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Pipe maker failed to head off carpal tunnel syndrome

A Newport, Wales-based drainage pipe manufacturer which allowed its employees to use vibrating tools without proper training or practical controls to reduce the risk of vibration must pay more than £227,000.

There were seven reported cases of CTS and HAVS at Asset International between April 2014 and July 2015
There were seven reported cases of CTS and HAVS at Asset International between April 2014 and July 2015 | Image credit: ©iStock/Eraxion

Between April 2014 and July 2015 there were seven reported cases of hand-arm vibration syndrome (HAVS) or carpal tunnel syndrome at Asset International. The company had not carried out a sufficient risk assessment or health surveillance, the Health and Safety Executive (HSE) found. 

Asset International, which makes large diameter plastic pipes, was fined £200,000 and ordered to pay costs of £27,724 after pleading guilty to offences under Regulations 5, 6, 7 and 8 of the Control of Vibration at Work Regulations 2005. Under these regulations employers are required to make a suitable and sufficient risk assessment, eliminate or control the exposure of vibration at the workplace, carry out a health surveillance, and ensure their employees are properly informed and trained.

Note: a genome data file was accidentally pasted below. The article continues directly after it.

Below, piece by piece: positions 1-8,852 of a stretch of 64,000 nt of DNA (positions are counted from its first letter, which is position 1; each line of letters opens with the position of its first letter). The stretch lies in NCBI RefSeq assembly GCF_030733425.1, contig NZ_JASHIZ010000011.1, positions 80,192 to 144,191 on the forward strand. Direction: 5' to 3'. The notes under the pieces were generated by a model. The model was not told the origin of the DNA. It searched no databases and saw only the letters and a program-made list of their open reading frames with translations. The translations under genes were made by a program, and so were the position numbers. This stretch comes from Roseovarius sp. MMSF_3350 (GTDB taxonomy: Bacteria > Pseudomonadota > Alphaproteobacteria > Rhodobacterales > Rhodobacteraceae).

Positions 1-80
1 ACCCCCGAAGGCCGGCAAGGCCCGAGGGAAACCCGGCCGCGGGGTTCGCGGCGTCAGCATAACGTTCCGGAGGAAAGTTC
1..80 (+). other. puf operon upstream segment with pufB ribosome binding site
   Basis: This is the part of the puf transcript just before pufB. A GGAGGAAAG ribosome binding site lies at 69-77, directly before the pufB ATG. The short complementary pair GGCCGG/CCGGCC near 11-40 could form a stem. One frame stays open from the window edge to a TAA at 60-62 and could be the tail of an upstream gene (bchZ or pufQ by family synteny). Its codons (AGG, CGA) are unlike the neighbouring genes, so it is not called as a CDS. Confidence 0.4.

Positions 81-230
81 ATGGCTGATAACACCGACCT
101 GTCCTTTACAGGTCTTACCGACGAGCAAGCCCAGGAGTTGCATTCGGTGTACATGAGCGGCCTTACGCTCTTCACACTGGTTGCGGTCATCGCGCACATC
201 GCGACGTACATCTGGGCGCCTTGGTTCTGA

After the hearing at Newport Crown Court, HSE inspector Joanne Carter said the risks of HAVS are “serious and irreversible”, adding: “This case shows there is no excuse for not putting in place a management system which includes risk assessment, control, measures, health surveillance and information and training to reduce these risks to as low a level as is reasonably practicable.”

 

Keeley Downey is acting deputy editor of IOSH Magazine. She is a former editor of Biofuels International, Bioenergy Insight and Tank Cleaning Magazine

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